MABUX: Bunker market this morning, Nov.06
MABUX World Bunker Index (consists of a range of prices for 380 HSFO, 180 HSFO and MGO (Gasoil) in the main world hubs) changed insignificant and irregular on Nov.05:
380 HSFO – USD/MT – 363.35(-2.22)
180 HSFO – USD/MT – 403.48(-2.72)
MGO – USD/MT – 670.76(+3.03)
Meantime, world oil indexes also changed sideways on Nov.05 on hopes for a U.S.-China trade agreement and optimism that Washington could roll back some of the tariffs it has imposed on Chinese imports.
Brent for January settlement increased by $0.83 to $62.96 a barrel on the London-based ICE Futures Europe exchange. West Texas Intermediate for December delivery rose by $0.69 to $57.23 a barrel on the New York Mercantile Exchange. The Brent benchmark traded at the premium of $5.73 to WTI. Gasoil for November delivery lost $4.50.
Today morning oil indexes have turned into slight downward evolution.
A potential U.S.-China trade deal continues to underpin global oil indexes while chasing out some of the weaker shorts. On Nov.01, China said that it had reached a consensus with the U.S. in principle after a phone call among high-level trade negotiators last week. Meanwhile, the White House added in a statement that the trade representatives made progress in a variety of areas and are in the process of resolving outstanding issues, while discussions will continue at the deputy level. China also said, Chinese President Xi Jinping and U.S. President Donald Trump have been in continuous touch through “various means. In fact, China continues pushing U.S. President Donald Trump to remove more tariffs imposed in September as part of a so-called Phase 1 deal, which would help to ease the broad economic damage inflicted by the trade dispute between the world’s two biggest oil consumers.
Iran says it will take a new step in reducing its commitment to a 2015 nuclear deal with world powers this week by injecting uranium gas into centrifuges at the Fordow facility. President Hassan Rohani said on November 5 that Iran will start injecting uranium gas into 1,044 centrifuges on November 6. Under the nuclear accord, the centrifuges are supposed to spin without gas injection. Enriched uranium can be used to make fuel for reactors, but also nuclear weapons. Iran insisted that all of the steps had been taken to reduce its commitments to the nuclear agreement were “reversible.”: Tehran will uphold all of its commitments under the accord when the remaining signatories — Britain, France, Germany, Russia, and China — do the same.
OPEC said it will supply a diminishing amount of oil in the next five years as output of U.S. shale and other rival sources expands. OPEC’s production of crude oil and other liquids is expected to decline to 32.8 million barrels per day (bpd) by 2024. That compares with 35 million bpd in 2019. Rising climate activism in the West and widening use of alternative fuels are putting the strength of long-term oil demand under more scrutiny. Anyway, OPEC still hopes to boost production in coming decades thanks to its abundant and cheap-to-extract reserves. It expects supply from non-OPEC producers to hit a high of 72.6 million bpd in 2026 and fall to 66.4 million bpd by 2040.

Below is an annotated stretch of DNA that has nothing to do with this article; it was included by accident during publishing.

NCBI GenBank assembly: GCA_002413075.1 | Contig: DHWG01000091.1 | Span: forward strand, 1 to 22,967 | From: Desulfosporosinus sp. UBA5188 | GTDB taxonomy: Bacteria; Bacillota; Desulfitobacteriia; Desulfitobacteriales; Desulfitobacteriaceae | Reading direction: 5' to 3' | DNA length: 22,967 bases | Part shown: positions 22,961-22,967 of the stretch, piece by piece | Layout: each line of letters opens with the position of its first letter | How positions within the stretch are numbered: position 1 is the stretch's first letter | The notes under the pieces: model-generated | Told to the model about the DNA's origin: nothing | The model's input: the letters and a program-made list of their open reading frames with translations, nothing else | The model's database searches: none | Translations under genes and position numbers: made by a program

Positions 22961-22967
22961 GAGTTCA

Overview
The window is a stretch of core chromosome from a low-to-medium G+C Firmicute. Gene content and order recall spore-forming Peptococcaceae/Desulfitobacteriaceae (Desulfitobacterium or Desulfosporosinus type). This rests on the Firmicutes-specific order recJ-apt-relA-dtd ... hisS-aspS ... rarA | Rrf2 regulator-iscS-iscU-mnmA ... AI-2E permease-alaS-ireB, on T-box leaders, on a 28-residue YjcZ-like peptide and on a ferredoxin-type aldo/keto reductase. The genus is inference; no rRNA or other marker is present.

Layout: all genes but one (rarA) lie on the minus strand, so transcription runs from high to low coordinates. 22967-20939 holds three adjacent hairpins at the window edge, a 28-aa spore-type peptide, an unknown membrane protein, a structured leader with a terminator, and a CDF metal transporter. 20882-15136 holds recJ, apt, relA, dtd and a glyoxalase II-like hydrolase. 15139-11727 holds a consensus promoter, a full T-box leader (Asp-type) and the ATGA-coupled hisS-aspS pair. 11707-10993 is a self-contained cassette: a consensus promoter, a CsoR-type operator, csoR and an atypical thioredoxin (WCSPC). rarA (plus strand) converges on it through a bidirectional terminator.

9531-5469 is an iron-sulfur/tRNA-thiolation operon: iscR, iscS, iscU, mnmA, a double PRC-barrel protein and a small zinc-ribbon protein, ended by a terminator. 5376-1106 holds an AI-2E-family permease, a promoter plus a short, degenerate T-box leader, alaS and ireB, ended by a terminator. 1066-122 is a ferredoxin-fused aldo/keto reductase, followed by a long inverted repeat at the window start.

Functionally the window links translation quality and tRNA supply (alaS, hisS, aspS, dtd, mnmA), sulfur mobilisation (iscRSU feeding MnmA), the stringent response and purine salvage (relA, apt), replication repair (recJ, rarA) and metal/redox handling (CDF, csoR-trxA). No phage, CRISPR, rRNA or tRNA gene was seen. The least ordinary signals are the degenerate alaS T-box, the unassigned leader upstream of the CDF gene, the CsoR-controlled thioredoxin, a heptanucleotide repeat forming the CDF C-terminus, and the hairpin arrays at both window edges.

OPEC also reported, that the oil market outlook for 2020 may have upside potential, appearing to downplay any need for deeper cuts to production. The cartel and its allies led by Russia meet in December to review output policy. The so-called OPEC+ alliance has since January implemented a deal to cut oil output by 1.2 million barrels per day to support the market. The pact runs to March 2020.
The glut of oil inventory that Venezuela has been nearly choking on in recent months appears to be finally draining, as the crisis-stricken country managed to send off 800,000 bpd of oil for a second month in a row. Its list of oil buyers have decreased dramatically due to US pressure in the form of sanctions. The list includes China, Russia, and Cuba for the most part, although India’s Reliance has recently resumed Venezuela oil imports as well. For now, it seems, this has been enough to lift the Latin America’s oil exports to 812,775 bpd, and enough to drain some of its excess inventory that have filled its storage to the brim and caused a blending unit, Petrosinovensa, to shutter as it had nowhere to put more product. Venezuela’s October exports were still 3.7% below September’s, and well below June’s exports of 1.13 million bpd.
The source of the leak in the Keystone pipeline has still not been identified. There is no estimated timeline for a restart of the damaged pipeline. More than 9,000 barrels of oil spilled last week. Prices for Western Canada Select (WCS), a heavy blend of oil in Canada, fell sharply, dropping to a $22-per-barrel discount relative to WTI, the highest in nearly a year.
The American Petroleum Institute (API) has estimated a crude oil inventory build of 4.26-million barrels for the week ending October 31, compared to analyst expectations of a 1.515-million-barrel build. Last week saw a draw in crude oil inventories of 1.7 million barrels, according to API data. The EIA’s estimates, however, reported a build of 5.7-million-barrels for that week. After yesterday’s inventory move, the net draw for the year has now shrunk to 8.26 million barrels for the 45-week reporting period so far, using API data. US crude oil production as estimated by the Energy Information Administration showed that production for the week ending October 25 stayed at 12.6 million bpd for the fourth week in a row—the highest production level that the United States has seen.
We expect bunker prices may demonstrate irregular changes today in a range of plus-minus 3-5 USD.